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August 3, 2009 | by  | in Opinion |
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Provocation. What does it mean to women?

Last week we heard that Justice Minister Simon Powell is advocating that New Zealand gets rid of ‘provocation’ as a partial criminal defence. This article discusses how provocation defence can be particularly harmful to women. Some cases will be discussed with assumed roles for males and females, but that is not to say that the defence is not problematic for all genders: there’s a great article on www.salient.org.nz that discusses the defence in more detail and with particular reference to gay men. I do use the example of a woman subjected to prolonged abuse by a male partner, as while domestic abuse is an issue in relationships of all genders, it is most common in hetero-sexual relationships, where male abuses female and it is in such relationships that provocation has repeatedly been used as a defence.

What is provocation?

Very basically, provocation is a partial defence that, when successful, can reduce a charge of murder to manslaughter. If the offender can prove that circumstances were enough to deprive him or her, or any ordinary person, of self-control and that this induced him or her to commit murder, his or her charge can be reduced from murder to manslaughter (Some Criminal Defences with Particular Reference to Battered Defendants, Law Commission, 2001).

Why does ‘provocation’ defence favour males and not females?

Several bloggers have argued in favour of ‘provocation defence’, saying that a victim of prolonged sexual, verbal, psychological or physical abuse, who one day retaliates and kills her abuser can use the law to reduce her charge. The problem is: a man who continually abuses his partner and one day kills her because she suddenly ‘provokes’ him, for example, he catches her in bed with another man, may be able to use provocation to reduce his charge from murder to manslaughter. However, if this same woman who has put up with abuse for a prolonged period were one day to kill her partner, provocation defence is very unlikely to be of use to her defence. For victims of domestic or sexual abuse, going to the authorities at each instance of abuse is very often not an option. Therefore a woman may be subject to abuse over an extended period of time. Her resentment may build toward her partner, and she is much more likely to retaliate in a more calculated plot, than the sudden outburst of violence that the male partner may tend toward. Are years of domestic abuse provocation?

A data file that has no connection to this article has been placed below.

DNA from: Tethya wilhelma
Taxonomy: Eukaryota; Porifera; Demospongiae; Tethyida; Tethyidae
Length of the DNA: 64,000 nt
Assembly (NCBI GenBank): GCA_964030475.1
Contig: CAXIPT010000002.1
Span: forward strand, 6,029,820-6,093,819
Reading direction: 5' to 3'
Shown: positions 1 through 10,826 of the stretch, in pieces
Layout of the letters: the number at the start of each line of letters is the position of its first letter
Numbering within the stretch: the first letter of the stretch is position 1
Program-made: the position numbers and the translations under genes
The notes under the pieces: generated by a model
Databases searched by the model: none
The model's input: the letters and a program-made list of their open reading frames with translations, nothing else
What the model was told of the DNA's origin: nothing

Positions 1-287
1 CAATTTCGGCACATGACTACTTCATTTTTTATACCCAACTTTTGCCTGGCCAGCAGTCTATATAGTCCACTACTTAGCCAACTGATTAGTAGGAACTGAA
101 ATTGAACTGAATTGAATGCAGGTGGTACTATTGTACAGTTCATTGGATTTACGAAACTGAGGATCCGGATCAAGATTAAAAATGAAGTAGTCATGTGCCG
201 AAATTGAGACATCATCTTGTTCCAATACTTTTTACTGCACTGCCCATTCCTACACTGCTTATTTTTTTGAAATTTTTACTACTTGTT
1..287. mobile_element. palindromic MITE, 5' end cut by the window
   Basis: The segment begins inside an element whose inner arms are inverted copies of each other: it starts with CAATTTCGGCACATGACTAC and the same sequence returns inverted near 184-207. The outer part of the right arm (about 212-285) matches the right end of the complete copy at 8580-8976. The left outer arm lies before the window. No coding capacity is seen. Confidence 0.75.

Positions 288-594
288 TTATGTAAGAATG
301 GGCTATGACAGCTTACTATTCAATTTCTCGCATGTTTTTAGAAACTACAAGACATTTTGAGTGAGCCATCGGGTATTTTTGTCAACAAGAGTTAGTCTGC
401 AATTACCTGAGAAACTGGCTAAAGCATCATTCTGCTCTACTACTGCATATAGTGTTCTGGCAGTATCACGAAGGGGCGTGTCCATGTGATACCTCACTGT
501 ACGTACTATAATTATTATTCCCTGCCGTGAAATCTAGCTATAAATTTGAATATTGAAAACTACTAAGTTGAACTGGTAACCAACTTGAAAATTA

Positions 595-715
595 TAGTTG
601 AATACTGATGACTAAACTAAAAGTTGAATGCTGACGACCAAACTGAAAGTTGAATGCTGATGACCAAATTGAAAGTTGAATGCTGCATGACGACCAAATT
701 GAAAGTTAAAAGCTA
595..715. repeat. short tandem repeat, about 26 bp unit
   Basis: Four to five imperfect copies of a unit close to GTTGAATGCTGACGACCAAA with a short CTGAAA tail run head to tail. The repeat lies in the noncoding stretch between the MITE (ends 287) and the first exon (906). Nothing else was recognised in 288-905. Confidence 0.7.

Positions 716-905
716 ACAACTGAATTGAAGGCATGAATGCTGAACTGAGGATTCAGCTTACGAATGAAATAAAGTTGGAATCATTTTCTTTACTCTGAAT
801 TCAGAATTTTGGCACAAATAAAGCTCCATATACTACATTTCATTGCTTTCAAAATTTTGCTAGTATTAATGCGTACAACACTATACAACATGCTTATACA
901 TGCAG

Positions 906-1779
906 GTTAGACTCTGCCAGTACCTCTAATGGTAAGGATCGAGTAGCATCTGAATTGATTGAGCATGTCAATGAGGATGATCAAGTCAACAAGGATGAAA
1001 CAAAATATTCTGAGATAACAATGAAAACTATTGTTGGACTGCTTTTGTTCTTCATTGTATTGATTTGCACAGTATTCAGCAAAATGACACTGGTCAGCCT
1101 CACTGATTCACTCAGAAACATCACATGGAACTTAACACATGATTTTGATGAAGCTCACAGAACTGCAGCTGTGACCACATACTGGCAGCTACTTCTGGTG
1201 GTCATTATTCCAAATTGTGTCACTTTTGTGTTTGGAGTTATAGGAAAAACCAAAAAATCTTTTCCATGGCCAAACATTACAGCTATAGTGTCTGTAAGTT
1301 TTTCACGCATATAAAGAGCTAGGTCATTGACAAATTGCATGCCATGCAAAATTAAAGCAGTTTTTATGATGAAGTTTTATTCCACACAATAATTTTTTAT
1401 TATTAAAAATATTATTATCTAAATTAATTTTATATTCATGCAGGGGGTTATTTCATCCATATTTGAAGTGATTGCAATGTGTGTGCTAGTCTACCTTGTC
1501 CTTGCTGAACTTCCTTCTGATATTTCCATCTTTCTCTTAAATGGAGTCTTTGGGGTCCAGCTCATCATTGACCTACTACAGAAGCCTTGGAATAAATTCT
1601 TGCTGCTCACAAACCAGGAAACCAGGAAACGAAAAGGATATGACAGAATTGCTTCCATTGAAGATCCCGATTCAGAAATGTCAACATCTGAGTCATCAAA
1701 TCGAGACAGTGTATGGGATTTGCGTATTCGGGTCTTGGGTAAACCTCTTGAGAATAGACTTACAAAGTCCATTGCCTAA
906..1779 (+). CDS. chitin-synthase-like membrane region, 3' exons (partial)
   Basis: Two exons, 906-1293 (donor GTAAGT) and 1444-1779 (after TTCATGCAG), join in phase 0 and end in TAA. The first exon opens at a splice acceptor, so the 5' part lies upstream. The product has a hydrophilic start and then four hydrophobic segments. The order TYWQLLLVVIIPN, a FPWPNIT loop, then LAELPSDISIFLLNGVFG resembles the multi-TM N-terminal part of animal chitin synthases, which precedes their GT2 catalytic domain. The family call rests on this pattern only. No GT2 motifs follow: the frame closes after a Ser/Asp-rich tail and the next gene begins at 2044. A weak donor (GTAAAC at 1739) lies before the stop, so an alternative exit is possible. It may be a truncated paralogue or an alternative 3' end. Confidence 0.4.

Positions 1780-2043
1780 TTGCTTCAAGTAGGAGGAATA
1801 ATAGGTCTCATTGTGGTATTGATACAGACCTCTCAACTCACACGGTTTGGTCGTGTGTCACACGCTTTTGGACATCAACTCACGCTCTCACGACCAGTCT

Courts have accepted that the defendant might react to provocation with a “slow burn”, that a minor incident may be a “final straw” which causes loss of self-control and that earlier provocation may be revived some days later. However, provocation defence remains to be apparent only for immediate retaliation (Some Criminal Defences, 2001). Therefore, a woman can only claim to be provoked if she reacts immediately to an instance of abuse, not if the abuse has intensified over an extended period of time.

Battered defendants tend to kill their abuser because of fear or despair rather than anger. While such feelings may also cause a loss of self-control, they are less likely to result in the sudden outburst directly following provocation that the defence requires. Many battered defendants who kill their abusers behave in an outwardly calm and deliberate manner (Some Criminal Defences, 2001).

By accepting provocation as a partial defence, we are not only allowing the chance of a lesser sentence, but also in some ways condoning this loss of control. Thus, we are condoning male outbursts of violence toward females, by saying that although this violence is ‘wrong’ and he will still be charged, society can ‘understand’ and in some sense sympathise with such a violent reaction. Society cannot, however, compensate for this by allowing the victim, often a woman, to use a similar defence if she is ‘provoked’ by sexual, verbal, psychological or physical abuse and finds no other option than to murder her partner.

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About the Author ()

Fiona was named "Recessionista" in the ASPA Fashion Awards 2009 for her Takaka op-shop frock and spray painted shoes. She co-edits the arts section and also likes to write about women and other stuff.

Comments (2)

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  1. kyle says:

    this has to be the most sexist, woman liberal column ive ever had the misfortune to read. Of cource provocation is a deffense and so it should be. I think ill kill my wife to make a point pluss she always overcooked my eggs .

    be out in 8

  2. smackdown says:

    “satire” by kyle

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